Whether the big re-pricings that have occurred in Argentina and Turkey were rare events limited to those countries, or part of a wider pattern that could have further systemic implications, is a topic that frequently comes up on CNBC’s Street Signs.
More often than not, our guests have leaned toward the former.
Both countries have large external financing needs and current account deficits, but with key distinctions. Argentina’s economy was contracting in real terms, with a leader reluctant to pursue economic reforms in a timely manner, while Turkey’s economy was overheating, with a leader reluctant to tighten policy and fond of blaming external culprits.
To be fair, there is an external culprit in the form of the US Federal Reserve, which is steadily tightening monetary policy and reducing its balance sheet, making the dollar stronger and sending bond yields higher. But let’s not confuse the symptoms with the cause of fundamental imbalances, aggravated by unhelpful decision-making.
Markets have certainly taken note. The Turkish lira is more than 60 per cent weaker this year, while the Argentine peso has more than halved in value.
The typical playbook for emerging markets (EM) is that a sharp currency devaluation eventually leads to a self-correcting mechanism — a large balance of payments deficit shrinks as imports become more expensive and exports more favourable, or what economists deem a front-loaded adjustment.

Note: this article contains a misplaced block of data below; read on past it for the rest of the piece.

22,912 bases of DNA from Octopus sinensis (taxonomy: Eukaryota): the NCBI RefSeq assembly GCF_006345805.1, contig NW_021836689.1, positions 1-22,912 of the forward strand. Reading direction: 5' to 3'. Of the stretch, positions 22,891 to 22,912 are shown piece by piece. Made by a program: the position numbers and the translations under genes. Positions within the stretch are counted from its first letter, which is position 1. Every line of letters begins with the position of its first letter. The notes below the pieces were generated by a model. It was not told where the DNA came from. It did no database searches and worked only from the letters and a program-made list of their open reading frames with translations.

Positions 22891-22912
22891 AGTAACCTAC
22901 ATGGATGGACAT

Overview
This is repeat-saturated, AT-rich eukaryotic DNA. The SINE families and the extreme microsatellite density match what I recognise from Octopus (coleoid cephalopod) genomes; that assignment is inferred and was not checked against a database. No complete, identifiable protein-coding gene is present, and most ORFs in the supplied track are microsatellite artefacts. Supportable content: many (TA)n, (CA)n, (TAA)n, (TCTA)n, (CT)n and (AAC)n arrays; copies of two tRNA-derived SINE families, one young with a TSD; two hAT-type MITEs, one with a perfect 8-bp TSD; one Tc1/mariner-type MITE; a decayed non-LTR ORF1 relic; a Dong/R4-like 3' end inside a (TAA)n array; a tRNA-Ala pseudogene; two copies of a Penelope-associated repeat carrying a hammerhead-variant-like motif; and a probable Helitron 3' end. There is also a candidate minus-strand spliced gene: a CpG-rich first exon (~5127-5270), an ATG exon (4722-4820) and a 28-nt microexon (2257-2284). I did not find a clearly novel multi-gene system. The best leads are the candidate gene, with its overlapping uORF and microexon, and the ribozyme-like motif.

Due to this mechanism, some analysts are now beginning to see value in EM.
For instance, Robin Brooks, chief economist at the Institute of International Finance (IIF) has observed a large shrinkage in Turkey’s trade deficit of about $40bn from the second quarter, and has concluded that the lira is undervalued.
The IIF has also pointed out that at the start of 2018 many EM currencies were overvalued, and therefore vulnerable. Its models now show that, after the large currency depreciation across the spectrum, led by Argentina and Turkey, the EM landscape has become less vulnerable with “only moderate overvaluations remaining for India, Indonesia, and South Africa”.
Brazil is another EM to keep an eye on. The country is running a fiscal deficit — although mostly domestically funded — that is twice the size of Argentina’s; it has now run five consecutive primary deficits.
With growth in Brazil having stalled in the run-up to October’s elections, TS Lombard analysts Elisabeth Johnson and Larry Brainard have sounded the alarm.
“Unless the new administration moves quickly to pass a credible fiscal programme, Brazil runs the risk of following down the same path as Argentina and Turkey,” they said.
Often, EM currency crises evolve into political crises, or vice versa. In Turkey’s case, its central bank took steps toward reaffirming independence by delivering a
larger-than-expected 625 basis point hike at last week’s meeting, although President Recep Erdogan was quick to point out that his “patience is being tested by higher interest rates”.
In Argentina, attention has now shifted to the size of its International Monetary Fund programme, which – once agreed – should remove external funding concerns over the next year or so.
The right timing is thus crucial. EM investor Mark Mobius captured this sentiment perfectly on Street Signs last week: “This is a great time for investing, not so much for fundraising,” he said.
“But you are supposed to go in when things look really bad.”